Home > Earth changes > Rapid Greenland Glacial Melt Shown By ESA Satellite

Rapid Greenland Glacial Melt Shown By ESA Satellite

July 20, 2011


Some of the last images from ESA’s ERS-2 satellite have revealed rapidly changing glacial features in Greenland. In its final days, the veteran satellite gave us frequent views of the Kangerdlugssuaq glacier and its advancing ice stream.

Kangerdlugssuaq ice stream
Kangerdlugssuaq ice stream
Credit: ESA

Before it retired on 6 July, ESA’s ERS-2 Earth observation satellite entered an orbit to capture radar images of the same area on the ground every three days, rather than its previous 35-day cycle.

Images of the Kangerdlugssuaq glacier in eastern Greenland taken from March to May 2011 show that the ice stream was advancing steadily at about 35 m per day.

Then, between 19 and 22 May, a 9 sq km piece of the glacier broke up into icebergs.

Information from this ERS-2 ‘Ice Phase’ is helpful for studying rapid changes such as landslides, tectonics movements, sea ice and growing crops.

Credit: ESA

Compared to images of Kangerdlugssuaq taken by sister-satellite ERS-1 in 1992, the latest images show that the ice stream’s calving front has retreated by five kilometres in the past 19 years. The simultaneous thinning of the ice is also evident in the upper part of the stream.

“The data have revealed continued acceleration and retreat of glaciers in both Antarctica and Greenland, and are certain to become one of the most important records of climate change during the satellite era,” says Professor Andrew Shepherd of the University of Leeds in the UK.

The ERS-2 European Remote Sensing Satellite was launched in April 1995 and has spent more than 16 years in space – far longer than its design life of three years.
Two images of the Kangerdlugssuaq glacier in eastern Greenland from 1992 and 2011 show that the ice stream’s calving front has retreated by five kilometres in the past 19 years. Thinning in the ice steam and surrounding ice sheet is also evident.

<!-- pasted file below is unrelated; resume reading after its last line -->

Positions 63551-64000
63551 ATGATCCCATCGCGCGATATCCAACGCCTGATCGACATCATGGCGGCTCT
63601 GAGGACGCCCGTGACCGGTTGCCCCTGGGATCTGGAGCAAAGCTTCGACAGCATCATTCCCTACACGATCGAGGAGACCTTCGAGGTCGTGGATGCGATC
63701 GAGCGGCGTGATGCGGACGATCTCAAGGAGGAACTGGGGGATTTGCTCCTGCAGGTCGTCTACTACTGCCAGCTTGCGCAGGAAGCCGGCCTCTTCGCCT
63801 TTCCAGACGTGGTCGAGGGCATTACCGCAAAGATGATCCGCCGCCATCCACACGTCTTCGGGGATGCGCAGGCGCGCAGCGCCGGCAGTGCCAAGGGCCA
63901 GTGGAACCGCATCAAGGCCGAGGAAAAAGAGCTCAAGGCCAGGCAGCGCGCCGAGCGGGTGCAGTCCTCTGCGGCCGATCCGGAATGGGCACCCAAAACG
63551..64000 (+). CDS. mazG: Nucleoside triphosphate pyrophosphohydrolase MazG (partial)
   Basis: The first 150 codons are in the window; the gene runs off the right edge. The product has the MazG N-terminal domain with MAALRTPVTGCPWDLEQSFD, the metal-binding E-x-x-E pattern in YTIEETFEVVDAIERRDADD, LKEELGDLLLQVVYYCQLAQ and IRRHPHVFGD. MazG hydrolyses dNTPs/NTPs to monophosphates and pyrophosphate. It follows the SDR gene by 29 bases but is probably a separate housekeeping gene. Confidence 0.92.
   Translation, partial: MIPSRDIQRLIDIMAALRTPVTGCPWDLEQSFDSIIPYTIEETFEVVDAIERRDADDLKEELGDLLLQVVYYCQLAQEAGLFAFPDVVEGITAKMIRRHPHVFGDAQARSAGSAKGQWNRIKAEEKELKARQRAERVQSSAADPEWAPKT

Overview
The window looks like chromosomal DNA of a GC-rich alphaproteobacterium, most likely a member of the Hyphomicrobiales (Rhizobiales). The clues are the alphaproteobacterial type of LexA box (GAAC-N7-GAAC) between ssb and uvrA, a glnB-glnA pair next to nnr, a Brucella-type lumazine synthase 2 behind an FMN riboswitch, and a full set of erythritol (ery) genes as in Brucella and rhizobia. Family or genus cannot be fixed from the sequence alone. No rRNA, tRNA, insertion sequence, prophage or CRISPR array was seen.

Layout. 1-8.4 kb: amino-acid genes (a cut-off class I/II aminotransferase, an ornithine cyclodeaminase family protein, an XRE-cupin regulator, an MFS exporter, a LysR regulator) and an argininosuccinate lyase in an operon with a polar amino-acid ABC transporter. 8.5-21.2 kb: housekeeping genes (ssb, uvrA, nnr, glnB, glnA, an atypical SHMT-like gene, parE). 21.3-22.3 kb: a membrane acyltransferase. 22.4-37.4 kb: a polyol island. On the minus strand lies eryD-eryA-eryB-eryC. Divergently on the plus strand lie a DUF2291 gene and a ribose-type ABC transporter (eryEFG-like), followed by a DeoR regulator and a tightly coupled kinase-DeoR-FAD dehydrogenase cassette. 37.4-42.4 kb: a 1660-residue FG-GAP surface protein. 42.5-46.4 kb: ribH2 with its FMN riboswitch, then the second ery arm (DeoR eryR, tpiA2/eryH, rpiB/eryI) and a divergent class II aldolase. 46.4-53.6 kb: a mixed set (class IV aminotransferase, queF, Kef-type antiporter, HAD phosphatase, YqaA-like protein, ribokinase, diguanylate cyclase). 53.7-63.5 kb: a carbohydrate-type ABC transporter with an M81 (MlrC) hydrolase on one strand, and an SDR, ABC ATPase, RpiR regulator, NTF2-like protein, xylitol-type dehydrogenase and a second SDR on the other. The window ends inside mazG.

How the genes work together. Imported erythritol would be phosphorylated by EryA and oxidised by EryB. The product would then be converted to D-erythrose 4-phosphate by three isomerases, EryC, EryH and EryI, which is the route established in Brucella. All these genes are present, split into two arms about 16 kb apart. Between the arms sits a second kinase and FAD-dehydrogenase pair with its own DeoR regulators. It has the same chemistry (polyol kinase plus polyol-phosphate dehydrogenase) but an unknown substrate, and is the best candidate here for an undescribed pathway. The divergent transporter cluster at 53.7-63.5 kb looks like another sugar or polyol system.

Kangerdlugssuaq glacier

Credits: ESA

The main instrument is a synthetic aperture radar (SAR), which images Earth in practically all weather and lighting conditions.

ERS-2 also provided measurements of ozone, sea-level heights and surface temperatures.

“Now that ERS-2 is retired, no other flying or planned satellite is able to accurately detect the grounding line location of ice streams,” says Marcus Engdahl, scientific coordinator of the ERS-2 Ice Phase.

“This will make the data gathered by ERS-2 during its final months all the more valuable for scientists.”

ERS-2 and the Petermann glacier

In August 2010, a 245 sq km iceberg detached from the Petermann glacier in northwest Greenland in a rare event detected by ESA’s Envisat satellite.

Through the use of ‘InSAR’ processing – a technique that can detect movements of only centimetres – the new ERS-2 images reveal that the calving event at Petermann might not yet be over.

Top image: Petermann ice stream and giant iceberg that detached from it in August 2010. Bottom image: result from InSAR-processing of ERS-2 Ice Phase data into a SAR interferogram, where the coloured bands depict movement of the glacier.

Credits: Gourmelen

Dr Noel Gourmelen, a research fellow in ESA’s Support To Science Element programme, explains that ERS-2 has revealed “that the tip of the Petermann glacier is moving widely with the ocean tides, while the remaining glacier shows more steady movement, revealing that the current tip of the glacier – an area half the size of the previous calving – is already partly detached.”

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